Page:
1996 was the year I first started following baseball and the New York Yankees religiously. I felt a kinship with another Yankee rookie that year, a 22 year old shortstop named Derek Jeter.
Jeter wasn’t the expressive warrior that Paul O’Neil was, didn’t hit big home runs like Tino Martinez, and wasn’t a prototypical number three hitter like Bernie Williams. Somehow, over the next 16 seasons, Derek Jeter has become the most beloved Yankee since Mantle, the first Yankee captain since Munson, has surpassed Lou Gehrig for the most hits in Yankees history, is about to crack major league baseball’s top 10 all time hits list, has won a World Series MVP, All Star Game MVP, a Rookie of the Year, become the all time postseason hits leader, won five World Series, and been the heart of one of baseball’s all-time great dynasties.
It wasn’t just the dramatic plays. It wasn’t just the clutch performances that made Jeter such an invaluable and irreplaceable star. It was the aura of invincibility that surrounded him. The air of indifference he exuded when confronted by an army of reporters or the ever-present impending controversy. It was, above all else, the steadying, constant presence of the captain at the top of the Yankee lineup.
Jeter’s in his sixteenth season and, like any athlete that’s played for a duration of that length, he has been hurt plenty. Hit by pitches, slid into on double plays, leg issues, hand issues, a memorable dive into the stands that left him bloodied and battered, and a dislocated shoulder suffered at the hands of Ken Huckaby on opening day 2003. Derek Jeter, more often than not, was playing the next day. If not, the captain could be seen disgustedly walking off the field, in pain but also aggravated that he wouldn’t be on the field.
The other Yankees constant, the only other certainty in the Yankees universe (aside from Jeter’s name being at the top of the lineup) was that the game was over if the Yankees had the lead after 8 innings. The reason? Mariano.
Mariano Rivera came into the league in 1996 and set the Yankees record for strikeouts by a reliever, by throwing 26 straight scoreless and 15 consecutive hitless innings, being voted third in Cy Young voting, and prompted then-Twins-manager Tom Kelly to plead for Rivera to be sent to “a higher league somewhere”. Rivera quickly established himself as the greatest reliever in the game, then the greatest closer in the game, and over the course of his 15 seasons with the Yankees, cemented his legacy as the greatest closer in the history of baseball.
Since the start of their careers (as everyday players) in 1996, the Yankees lineup has seen a who’s who of baseball talent enter the clubhouse. Throughout all of the Mondesi’s, Abreu’s, Matsui’s, Giambi’s, Sheffield’s, Knoblauch’s, and A-rod’s, Rivera and Jeter remained the constant. Particularly in the postseason where Jeter’s supplanted Reggie Jackson as “Mr. October” in most Yankee fans’ mind and where Rivera cemented his legacy. That’s what makes this season so disconcerting.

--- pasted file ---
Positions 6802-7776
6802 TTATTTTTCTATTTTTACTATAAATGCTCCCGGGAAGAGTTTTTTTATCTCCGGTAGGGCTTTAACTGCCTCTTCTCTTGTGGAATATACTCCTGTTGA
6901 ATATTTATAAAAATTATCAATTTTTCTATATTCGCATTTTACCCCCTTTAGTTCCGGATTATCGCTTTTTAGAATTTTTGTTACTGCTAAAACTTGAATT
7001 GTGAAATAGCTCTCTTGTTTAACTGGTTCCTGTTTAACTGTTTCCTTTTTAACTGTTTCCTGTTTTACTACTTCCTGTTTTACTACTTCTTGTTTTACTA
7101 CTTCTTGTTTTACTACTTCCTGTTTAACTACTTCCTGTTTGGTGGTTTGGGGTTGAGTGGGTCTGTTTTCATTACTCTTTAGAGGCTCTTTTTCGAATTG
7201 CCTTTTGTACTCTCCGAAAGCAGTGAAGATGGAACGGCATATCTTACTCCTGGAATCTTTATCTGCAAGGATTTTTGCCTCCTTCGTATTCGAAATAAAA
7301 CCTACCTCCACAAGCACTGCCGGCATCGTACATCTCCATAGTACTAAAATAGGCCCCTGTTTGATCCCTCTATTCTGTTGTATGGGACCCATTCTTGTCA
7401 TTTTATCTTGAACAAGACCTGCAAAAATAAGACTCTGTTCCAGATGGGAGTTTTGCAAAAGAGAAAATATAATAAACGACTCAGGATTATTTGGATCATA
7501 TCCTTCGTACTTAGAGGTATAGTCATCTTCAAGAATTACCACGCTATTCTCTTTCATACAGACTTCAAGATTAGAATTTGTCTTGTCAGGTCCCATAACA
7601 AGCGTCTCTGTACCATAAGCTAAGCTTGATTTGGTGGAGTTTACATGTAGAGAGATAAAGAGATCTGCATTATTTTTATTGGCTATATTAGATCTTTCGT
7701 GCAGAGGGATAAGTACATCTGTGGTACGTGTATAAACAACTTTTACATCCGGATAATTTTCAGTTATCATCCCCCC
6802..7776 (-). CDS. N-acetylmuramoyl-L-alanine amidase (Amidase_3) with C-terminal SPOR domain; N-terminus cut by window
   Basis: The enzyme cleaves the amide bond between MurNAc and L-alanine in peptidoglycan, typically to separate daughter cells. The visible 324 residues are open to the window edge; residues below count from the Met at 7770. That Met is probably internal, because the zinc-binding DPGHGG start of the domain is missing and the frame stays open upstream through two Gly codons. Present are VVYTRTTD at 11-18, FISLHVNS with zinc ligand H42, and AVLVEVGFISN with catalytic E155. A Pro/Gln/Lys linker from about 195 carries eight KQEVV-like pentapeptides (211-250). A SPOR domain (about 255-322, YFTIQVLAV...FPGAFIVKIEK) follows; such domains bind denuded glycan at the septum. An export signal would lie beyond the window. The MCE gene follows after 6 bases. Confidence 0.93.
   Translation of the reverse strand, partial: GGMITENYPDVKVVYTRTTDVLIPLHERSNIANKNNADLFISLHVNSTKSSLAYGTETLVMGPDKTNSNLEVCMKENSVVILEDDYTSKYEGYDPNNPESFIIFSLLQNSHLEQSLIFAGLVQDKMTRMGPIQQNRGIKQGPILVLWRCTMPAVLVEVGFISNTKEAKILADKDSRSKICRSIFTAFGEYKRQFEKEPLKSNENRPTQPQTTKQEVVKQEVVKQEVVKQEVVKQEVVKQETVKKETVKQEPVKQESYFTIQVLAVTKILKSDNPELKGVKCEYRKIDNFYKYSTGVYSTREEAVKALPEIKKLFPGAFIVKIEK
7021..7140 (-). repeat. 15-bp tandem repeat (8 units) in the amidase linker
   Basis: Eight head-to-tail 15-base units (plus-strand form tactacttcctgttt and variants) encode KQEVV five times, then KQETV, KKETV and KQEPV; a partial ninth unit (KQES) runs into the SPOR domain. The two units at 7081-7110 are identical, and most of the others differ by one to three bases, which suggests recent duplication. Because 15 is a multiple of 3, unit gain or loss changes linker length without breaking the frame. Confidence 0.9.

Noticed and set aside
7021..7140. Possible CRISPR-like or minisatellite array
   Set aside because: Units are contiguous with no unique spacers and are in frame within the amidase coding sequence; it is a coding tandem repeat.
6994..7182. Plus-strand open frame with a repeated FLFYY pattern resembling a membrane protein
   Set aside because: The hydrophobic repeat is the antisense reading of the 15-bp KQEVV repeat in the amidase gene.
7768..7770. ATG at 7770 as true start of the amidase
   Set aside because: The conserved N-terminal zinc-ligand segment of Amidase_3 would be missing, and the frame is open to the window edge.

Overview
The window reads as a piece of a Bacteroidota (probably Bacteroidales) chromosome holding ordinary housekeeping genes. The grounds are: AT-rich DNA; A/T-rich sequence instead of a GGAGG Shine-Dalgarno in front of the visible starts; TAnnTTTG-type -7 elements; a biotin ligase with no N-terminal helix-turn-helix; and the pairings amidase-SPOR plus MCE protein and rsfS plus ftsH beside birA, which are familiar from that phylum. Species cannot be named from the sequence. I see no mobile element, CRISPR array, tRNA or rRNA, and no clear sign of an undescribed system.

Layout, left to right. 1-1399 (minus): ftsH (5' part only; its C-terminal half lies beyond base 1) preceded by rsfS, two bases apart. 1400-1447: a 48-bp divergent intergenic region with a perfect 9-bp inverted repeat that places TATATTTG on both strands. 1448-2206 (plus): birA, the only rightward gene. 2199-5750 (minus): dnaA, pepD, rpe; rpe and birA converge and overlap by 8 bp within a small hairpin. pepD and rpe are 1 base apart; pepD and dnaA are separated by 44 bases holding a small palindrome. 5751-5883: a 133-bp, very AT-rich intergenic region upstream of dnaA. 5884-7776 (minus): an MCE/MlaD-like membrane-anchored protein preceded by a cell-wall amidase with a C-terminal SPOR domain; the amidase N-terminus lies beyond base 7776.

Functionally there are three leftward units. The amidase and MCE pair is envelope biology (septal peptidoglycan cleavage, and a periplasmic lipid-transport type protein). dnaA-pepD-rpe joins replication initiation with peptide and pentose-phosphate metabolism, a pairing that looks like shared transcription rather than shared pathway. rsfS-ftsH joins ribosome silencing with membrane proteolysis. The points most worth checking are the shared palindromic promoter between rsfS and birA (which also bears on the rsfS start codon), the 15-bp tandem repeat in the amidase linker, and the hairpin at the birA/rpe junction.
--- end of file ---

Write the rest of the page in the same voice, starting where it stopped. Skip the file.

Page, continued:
The worst scene imaginable for Yankees fans became a reality on May 3rd when the man often considered the most indispensable Yankee, Mariano Rivera, crumpled in a heap on the warning track in Kauffman Stadium.
The man the Yankees relied on to insure their victory and slam the door on their opponents, their rock, was lying in the dirt, incapable of getting up. That was the first inclination that this might be the beginning of the end for the era that began when I was 8 years old.
The calamity from the other night was the nail in the coffin. The man who would fight any manager who tried to give him a day off, the Captain who’s started every playoff game the Yankees have had over the last 16 years, arguably the greatest Yankee of all time, went down.
It was akin to Joe Louis getting knocked through the ropes in Madison Square Garden (by Rocky Marciano). It was unthinkable; incomprehensible. A larger than life hero, a man who was more legend than man, that competed long enough to watch their legend falter.Derek Jeter, one of the most durable players of all time, was left a crumpled, broken man on the infield dirt.
For the first time in his career, and despite his plea to manager Joe Girardi not to carry him, the Captain needed to be carried off the field. For the first time, the captain is broken. If this sounds like hyperbole, understand the gravity of the situation. To Yankee fans, Superman just had his cape ripped off. In a year that saw former superstar Alex Rodriguez taken off the field (substitution) and both Rivera and Jeter carried off, one can’t help but think that the Yankees of my childhood are now an endangered species.